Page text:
Otoprotection to Implanted Cochlea Exposed to Noise Trauma With Dexamethasone Eluting Electrode

Adrien A. Eshraghi, Amit Wolfovitz, Rasim Yilmazer, Carolyn Garnham, Ayca Baskadem Yilmazer, Esperanza Bas, Peter Ashman, Jonathan Roell, Jorge Bohorquez, Rahul Mittal, Roland Hessler, Daniel Sieber, Jeenu Mittal

Research output: Contribution to journalArticlepeer-review

2 Scopus citations


Cochlear implantation (CI) is now widely used to provide auditory rehabilitation to individuals having severe to profound sensorineural hearing loss (SNHL). However, CI can lead to electrode insertion trauma (EIT) that can cause damage to sensory cells in the inner ear resulting in loss of residual hearing. Even with soft surgical techniques where there is minimal macroscopic damage, we can still observe the generation of molecular events that may initiate programmed cell death via various mechanisms such as oxidative stress, the release of pro-inflammatory cytokines, and activation of the caspase pathway. In addition, individuals with CI may be exposed to noise trauma (NT) due to occupation and leisure activities that may affect their hearing ability. Recently, there has been an increased interest in the auditory community to determine the efficacy of drug-eluting electrodes for the protection of residual hearing. The objective of this study is to determine the effect of NT on implanted cochlea as well as the otoprotective efficacy of dexamethasone eluting electrode to implanted cochlea exposed to NT in a guinea pig model of CI. Animals were divided into five groups: EIT with dexamethasone eluting electrode exposed to NT; EIT exposed to NT; NT only; EIT only and naïve animals (control group). The hearing thresholds were determined by auditory brainstem recordings (ABRs). The cochlea was harvested and analyzed for transcript levels of inflammation, apoptosis and fibrosis genes. We observed that threshold shifts were significantly higher in EIT, NT or EIT + NT groups compared to naive animals at all the tested frequencies. The dexamethasone eluting electrode led to a significant decrease in hearing threshold shifts in implanted animals exposed to NT. Proapoptotic tumor necrosis factor-α [TNF-α, TNF-α receptor 1a (TNFαR1a)] and pro-fibrotic transforming growth factor β1 (TGFβ) genes were more than two-fold up-regulated following EIT and EIT + NT compared to the control group. The use of dexamethasone releasing electrode significantly decreased the transcript levels of pro-apoptotic and pro-fibrotic genes. The dexamethasone releasing electrode has shown promising results for hearing protection in implanted animals exposed to NT. The results of this study suggest that dexamethasone releasing electrode holds great potential in developing effective treatment modalities for NT in the implanted cochlea.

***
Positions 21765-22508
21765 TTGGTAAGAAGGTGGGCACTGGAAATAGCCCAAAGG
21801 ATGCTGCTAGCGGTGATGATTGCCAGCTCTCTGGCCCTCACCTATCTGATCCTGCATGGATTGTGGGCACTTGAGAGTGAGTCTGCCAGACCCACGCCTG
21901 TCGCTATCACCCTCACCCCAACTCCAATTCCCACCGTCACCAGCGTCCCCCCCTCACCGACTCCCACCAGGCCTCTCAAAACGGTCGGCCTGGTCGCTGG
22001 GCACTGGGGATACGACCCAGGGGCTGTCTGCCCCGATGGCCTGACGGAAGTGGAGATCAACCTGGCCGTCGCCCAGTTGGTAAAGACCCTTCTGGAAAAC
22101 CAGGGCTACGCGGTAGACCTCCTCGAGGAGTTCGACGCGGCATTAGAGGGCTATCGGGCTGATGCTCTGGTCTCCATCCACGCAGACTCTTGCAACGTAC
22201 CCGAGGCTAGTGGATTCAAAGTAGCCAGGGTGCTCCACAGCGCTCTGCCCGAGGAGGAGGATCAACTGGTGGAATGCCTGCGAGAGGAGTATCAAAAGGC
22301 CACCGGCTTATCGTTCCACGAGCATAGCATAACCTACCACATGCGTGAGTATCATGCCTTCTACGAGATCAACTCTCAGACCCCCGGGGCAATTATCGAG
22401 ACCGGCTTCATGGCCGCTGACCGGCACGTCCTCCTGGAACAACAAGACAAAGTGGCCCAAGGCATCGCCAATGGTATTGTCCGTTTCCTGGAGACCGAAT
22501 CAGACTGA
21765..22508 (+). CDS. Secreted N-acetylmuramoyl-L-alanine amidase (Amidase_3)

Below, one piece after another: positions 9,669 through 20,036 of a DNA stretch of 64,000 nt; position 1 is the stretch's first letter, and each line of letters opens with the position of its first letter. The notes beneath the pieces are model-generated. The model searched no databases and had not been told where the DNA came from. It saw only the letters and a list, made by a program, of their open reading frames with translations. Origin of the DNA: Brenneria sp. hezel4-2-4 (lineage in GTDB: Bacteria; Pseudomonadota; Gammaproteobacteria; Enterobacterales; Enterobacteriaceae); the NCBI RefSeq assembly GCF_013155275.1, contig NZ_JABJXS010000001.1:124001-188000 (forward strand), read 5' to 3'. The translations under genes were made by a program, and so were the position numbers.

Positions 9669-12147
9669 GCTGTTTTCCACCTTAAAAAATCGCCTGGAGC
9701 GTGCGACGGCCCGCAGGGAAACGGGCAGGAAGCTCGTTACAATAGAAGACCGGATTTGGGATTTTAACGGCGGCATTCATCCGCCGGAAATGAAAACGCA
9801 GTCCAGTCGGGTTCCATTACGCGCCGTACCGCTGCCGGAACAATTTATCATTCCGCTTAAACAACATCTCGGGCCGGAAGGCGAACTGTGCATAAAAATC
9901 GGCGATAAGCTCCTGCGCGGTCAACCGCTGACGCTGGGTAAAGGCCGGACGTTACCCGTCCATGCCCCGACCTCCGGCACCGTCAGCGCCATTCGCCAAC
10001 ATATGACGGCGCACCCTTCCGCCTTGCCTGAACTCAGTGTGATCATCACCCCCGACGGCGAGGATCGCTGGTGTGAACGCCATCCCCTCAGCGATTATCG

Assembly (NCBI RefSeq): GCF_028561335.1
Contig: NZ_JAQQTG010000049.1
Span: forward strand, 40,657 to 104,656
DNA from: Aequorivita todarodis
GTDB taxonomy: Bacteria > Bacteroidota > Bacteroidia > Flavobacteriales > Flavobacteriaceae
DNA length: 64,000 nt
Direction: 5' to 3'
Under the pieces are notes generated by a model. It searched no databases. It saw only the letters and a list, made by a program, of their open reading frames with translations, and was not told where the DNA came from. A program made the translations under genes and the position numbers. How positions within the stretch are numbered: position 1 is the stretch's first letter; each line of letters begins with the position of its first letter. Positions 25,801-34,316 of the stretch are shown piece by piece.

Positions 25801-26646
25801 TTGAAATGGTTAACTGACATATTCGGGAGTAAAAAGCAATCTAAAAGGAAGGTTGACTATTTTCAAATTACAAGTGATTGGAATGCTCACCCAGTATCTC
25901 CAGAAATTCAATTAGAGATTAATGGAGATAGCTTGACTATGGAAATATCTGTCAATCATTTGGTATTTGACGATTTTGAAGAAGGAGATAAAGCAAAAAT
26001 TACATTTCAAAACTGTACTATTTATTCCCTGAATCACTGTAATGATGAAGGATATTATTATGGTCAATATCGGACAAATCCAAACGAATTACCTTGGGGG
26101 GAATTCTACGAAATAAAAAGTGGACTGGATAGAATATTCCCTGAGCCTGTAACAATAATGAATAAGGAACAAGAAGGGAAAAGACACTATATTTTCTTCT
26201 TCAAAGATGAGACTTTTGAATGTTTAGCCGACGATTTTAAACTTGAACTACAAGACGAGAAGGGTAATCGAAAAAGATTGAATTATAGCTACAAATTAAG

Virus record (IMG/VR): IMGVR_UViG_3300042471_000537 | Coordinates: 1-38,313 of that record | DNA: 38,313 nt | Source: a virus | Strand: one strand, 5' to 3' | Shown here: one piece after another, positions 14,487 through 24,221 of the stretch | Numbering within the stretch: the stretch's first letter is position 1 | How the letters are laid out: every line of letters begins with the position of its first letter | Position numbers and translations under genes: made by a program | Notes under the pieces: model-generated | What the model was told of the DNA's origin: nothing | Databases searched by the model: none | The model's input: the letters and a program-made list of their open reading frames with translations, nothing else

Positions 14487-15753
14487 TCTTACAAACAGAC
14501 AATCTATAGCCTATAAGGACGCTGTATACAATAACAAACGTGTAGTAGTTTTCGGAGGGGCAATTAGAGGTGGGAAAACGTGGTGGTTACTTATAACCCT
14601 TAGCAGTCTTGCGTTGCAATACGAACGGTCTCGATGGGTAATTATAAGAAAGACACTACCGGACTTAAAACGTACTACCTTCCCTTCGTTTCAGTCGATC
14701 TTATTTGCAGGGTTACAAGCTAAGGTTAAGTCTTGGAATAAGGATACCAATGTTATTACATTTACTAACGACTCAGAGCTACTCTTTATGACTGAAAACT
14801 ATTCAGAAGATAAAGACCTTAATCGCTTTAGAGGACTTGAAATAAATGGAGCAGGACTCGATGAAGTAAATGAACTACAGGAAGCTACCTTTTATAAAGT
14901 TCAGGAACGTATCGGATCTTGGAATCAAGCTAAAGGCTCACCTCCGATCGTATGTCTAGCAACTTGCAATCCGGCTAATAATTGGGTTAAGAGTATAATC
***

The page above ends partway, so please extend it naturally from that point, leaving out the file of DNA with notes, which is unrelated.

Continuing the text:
Original languageEnglish (US)
Article number492
JournalFrontiers in Cellular Neuroscience
StatePublished - Nov 22 2019


  • cochlear implantation
  • dexamethasone
  • drug-eluting electrodes
  • hearing loss
  • local drug delivery
  • noise trauma
  • otoprotection

ASJC Scopus subject areas

  • Cellular and Molecular Neuroscience


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